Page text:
U.S. Joint Fire Science Program

 

Date of this Version

2010

Document Type

Article

Citation

Fire Science Brief, Issue 118, August 2010

Comments

US government work.

Abstract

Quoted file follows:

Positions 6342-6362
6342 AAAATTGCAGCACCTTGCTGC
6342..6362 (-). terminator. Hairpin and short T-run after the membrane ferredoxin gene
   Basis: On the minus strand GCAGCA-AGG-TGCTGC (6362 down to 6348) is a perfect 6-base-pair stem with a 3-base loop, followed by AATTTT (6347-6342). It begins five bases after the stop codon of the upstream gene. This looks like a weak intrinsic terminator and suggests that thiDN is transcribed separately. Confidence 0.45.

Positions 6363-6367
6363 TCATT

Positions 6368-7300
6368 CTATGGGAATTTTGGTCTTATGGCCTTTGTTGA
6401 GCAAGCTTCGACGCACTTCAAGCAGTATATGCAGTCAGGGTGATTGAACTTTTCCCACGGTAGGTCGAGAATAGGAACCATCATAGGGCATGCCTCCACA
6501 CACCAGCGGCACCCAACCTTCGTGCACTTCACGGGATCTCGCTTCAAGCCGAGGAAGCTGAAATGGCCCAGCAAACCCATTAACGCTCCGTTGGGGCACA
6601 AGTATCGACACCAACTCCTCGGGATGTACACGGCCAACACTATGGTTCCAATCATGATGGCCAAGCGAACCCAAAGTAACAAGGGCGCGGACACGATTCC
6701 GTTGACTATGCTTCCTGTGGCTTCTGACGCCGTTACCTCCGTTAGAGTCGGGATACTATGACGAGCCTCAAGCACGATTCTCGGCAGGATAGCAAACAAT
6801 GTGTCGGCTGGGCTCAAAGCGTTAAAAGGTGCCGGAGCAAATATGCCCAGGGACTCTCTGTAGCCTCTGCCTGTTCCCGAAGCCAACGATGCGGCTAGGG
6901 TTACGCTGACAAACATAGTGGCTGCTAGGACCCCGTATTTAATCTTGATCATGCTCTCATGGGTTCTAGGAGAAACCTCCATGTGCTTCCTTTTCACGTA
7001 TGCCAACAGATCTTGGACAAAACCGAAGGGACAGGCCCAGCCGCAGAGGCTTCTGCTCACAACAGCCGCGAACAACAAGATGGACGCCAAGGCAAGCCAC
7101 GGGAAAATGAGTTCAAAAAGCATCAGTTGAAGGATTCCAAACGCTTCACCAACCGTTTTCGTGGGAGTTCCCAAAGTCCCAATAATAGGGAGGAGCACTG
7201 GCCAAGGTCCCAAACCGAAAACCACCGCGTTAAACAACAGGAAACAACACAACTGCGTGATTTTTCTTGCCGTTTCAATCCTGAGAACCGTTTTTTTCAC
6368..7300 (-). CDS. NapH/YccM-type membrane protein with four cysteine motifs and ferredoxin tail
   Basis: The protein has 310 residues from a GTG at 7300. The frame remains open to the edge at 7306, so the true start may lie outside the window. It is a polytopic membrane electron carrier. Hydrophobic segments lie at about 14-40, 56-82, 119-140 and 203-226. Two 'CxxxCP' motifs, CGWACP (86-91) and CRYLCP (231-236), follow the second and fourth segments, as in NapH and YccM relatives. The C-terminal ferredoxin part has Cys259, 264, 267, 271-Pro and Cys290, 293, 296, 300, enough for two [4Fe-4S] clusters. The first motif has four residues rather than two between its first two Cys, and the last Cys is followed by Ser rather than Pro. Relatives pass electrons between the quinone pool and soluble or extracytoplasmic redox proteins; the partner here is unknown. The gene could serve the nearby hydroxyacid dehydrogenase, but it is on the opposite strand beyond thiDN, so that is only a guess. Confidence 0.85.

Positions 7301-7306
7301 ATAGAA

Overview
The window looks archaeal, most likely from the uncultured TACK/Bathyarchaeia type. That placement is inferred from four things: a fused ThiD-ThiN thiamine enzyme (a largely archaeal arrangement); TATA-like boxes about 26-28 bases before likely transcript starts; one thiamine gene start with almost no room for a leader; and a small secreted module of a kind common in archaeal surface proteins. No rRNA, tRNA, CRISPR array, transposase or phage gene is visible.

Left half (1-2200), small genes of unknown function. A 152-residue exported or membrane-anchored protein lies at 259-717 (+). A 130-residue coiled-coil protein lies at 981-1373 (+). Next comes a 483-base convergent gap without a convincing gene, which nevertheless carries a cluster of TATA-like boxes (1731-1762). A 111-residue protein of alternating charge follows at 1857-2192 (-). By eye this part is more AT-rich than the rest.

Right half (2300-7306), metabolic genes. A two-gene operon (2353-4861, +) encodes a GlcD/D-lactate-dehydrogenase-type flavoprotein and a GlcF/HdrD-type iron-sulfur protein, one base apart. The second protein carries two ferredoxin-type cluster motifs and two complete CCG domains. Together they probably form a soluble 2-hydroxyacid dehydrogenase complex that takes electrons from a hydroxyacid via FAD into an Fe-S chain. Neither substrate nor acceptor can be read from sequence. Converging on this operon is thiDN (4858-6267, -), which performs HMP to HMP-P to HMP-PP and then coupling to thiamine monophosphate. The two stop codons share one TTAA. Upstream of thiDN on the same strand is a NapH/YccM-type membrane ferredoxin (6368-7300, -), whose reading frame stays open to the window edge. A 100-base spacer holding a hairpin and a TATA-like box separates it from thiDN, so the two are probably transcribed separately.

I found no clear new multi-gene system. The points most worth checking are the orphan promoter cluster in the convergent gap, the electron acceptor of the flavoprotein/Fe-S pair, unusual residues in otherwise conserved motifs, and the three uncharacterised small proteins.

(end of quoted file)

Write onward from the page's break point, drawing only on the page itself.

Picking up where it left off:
New developments in high-resolution remote sensing systems have demonstrated the potential for generating direct, more accurate, and efficient estimates of fuels and the vegetation characteristics that influence fire behavior at the landscape scale. Two of these direct measurement tools are operated from aircraft and known by their acronyms LIDAR (Light Detection and Ranging) and IFSAR (Interferometric Synthetic Aperture Radar). IFSAR is less costly than LIDAR, and unlike LIDAR, IFSAR sees through clouds and smoke. This project sought to evaluate the utility of IFSAR data for characterizing vegetation structure in the chaparral-dominated landscapes typical over much of southern California. The researchers found however, that current Federal Communications Commission (FCC) regulations severely limit IFSAR’s ability to capture the detailed bare ground surface information necessary for accurate characterization of vegetation. It turned out that a combination of LIDAR surface information and IFSAR vegetation measurements provide useful landscape scale fuels estimates.